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Glass tiles

Glass tiles are the new jewelry for the home. They're colorful, reflect light and add an artful sophistication to the trophy kitchen, spa bathroom and any area that cries out for attention. Architects, designers and skilled do-it-yourselfers are ...

Glass tiles are the new jewelry for the home.

They're colorful, reflect light and add an artful sophistication to the trophy kitchen, spa bathroom and any area that cries out for attention.

Architects, designers and skilled do-it-yourselfers are going for the glass look on backsplashes, countertops and floors. They're surrounding fireplace mantels and covering supporting pillars in high-rise condominiums.

Make no mistake. Glass tiles are pricey. Uninstalled tiles typically cost $30 to $60 a square foot and can go as high as $350 for custom applications. But diehard fans insist the result is well worth the cost.

"Glass tile is strikingly beautiful in so many different ways," says Patricia Hart McMillan, a South Florida designer and co-author with her daughter, Katharine Kaye McMillan of the new book "Glass Tile Inspirations for Kitchens and Baths" (Schiffer, $19.95).

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"It's a material that tile designers can work with to change the colors, textures and patterns. It has unlimited possibilities for constant invention. The design potential is inexhaustible. No wonder people are totally intrigued by it."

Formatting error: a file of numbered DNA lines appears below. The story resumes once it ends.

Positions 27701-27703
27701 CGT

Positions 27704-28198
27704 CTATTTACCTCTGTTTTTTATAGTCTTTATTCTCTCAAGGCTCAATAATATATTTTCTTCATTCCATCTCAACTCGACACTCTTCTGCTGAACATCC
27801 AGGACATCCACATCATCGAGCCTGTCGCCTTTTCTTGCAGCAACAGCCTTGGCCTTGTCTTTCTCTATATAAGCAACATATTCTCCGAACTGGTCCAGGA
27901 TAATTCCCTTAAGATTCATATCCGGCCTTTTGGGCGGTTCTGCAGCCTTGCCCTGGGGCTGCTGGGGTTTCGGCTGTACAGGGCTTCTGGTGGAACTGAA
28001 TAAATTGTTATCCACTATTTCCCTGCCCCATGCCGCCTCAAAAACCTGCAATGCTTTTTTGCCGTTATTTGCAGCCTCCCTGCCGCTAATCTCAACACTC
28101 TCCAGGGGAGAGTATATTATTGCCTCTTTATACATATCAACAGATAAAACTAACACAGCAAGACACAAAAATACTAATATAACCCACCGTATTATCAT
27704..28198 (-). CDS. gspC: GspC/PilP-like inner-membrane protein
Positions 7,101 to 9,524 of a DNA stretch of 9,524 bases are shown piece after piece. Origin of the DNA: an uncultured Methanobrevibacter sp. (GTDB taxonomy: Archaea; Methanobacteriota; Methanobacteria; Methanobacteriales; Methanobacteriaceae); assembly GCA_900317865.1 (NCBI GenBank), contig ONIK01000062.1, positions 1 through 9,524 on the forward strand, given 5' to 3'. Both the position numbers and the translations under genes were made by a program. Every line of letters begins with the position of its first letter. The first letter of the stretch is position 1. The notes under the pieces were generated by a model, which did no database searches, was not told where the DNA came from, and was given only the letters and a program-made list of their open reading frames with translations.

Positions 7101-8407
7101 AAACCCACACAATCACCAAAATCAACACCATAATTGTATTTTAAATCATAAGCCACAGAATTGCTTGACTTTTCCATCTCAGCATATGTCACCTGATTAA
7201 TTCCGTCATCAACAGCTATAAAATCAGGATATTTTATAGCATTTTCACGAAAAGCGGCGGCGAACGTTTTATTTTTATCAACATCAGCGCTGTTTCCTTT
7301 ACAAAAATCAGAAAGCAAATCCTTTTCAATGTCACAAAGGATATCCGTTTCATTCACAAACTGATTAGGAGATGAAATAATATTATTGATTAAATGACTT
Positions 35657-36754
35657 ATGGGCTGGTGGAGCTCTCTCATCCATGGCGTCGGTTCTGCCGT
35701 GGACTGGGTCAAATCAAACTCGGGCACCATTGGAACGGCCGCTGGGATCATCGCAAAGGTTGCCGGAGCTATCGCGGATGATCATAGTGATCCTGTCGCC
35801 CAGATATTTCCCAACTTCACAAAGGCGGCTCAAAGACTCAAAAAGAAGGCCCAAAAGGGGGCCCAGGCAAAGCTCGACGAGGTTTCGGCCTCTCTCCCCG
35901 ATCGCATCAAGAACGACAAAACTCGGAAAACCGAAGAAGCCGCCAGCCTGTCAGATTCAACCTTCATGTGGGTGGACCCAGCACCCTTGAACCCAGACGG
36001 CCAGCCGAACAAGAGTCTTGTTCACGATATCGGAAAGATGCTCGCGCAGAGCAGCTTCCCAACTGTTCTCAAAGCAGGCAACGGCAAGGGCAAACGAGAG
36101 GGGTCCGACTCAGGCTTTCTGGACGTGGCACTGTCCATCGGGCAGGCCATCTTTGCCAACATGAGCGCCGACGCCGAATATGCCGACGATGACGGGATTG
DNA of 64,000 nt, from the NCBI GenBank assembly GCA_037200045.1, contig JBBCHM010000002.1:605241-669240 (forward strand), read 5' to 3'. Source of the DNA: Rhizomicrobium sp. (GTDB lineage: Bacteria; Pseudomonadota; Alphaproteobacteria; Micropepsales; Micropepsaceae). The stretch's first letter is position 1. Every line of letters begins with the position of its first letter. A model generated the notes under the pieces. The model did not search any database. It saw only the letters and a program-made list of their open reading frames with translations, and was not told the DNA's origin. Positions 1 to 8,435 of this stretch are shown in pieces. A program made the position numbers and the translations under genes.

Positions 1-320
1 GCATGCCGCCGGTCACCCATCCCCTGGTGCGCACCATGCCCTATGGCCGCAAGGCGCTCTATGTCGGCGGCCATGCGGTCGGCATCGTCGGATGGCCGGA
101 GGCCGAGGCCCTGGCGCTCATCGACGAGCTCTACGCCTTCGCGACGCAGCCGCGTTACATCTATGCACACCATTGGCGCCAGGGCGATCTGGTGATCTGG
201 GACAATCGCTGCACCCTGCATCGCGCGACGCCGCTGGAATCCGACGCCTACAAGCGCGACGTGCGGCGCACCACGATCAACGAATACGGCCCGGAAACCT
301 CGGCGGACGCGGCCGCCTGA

This ancient material has become a must-have, McMillan says, because new technologies have allowed tile designers to produce it in a variety of sizes, shapes, colors and textures.

Options

The choices are as varied as decorating styles. There's cast glass, enameled glass and fused glass. You can find pastels, neutrals, jewel tones and metallics as well as black and white.

Finishes are frosted, crackled, gloss, gold flecked, iridescent, matte and opaque. Textures are fused, molded or tumbled.

Besides looking good, those made out of recycled glass are ecologically correct.

No wonder many more homeowners are seeing their homes in glass tiles.

Jaime Eldridge, senior project designer at Expo Design Center's Davie, Fla., store, says about seven out of 10 of her customers ask about using glass tiles.

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"A few years ago it was used in bathrooms and kitchens as inserts, but now people are doing full walls of glass tiles," she says. "Their first question is: Where can I put it? The answer is basically everywhere - in the shower, on the walls and on the floors, on backsplashes and countertops."

Whether tiles should be used on countertops is up for debate. McMillan's book shows several applications on kitchen and bathroom countertops, but noted Miami architect Alison Spear disagrees.

Spear never uses glass tile on countertops because everything gets stuck in the grout lines. If she wants the look, she uses sheet glass.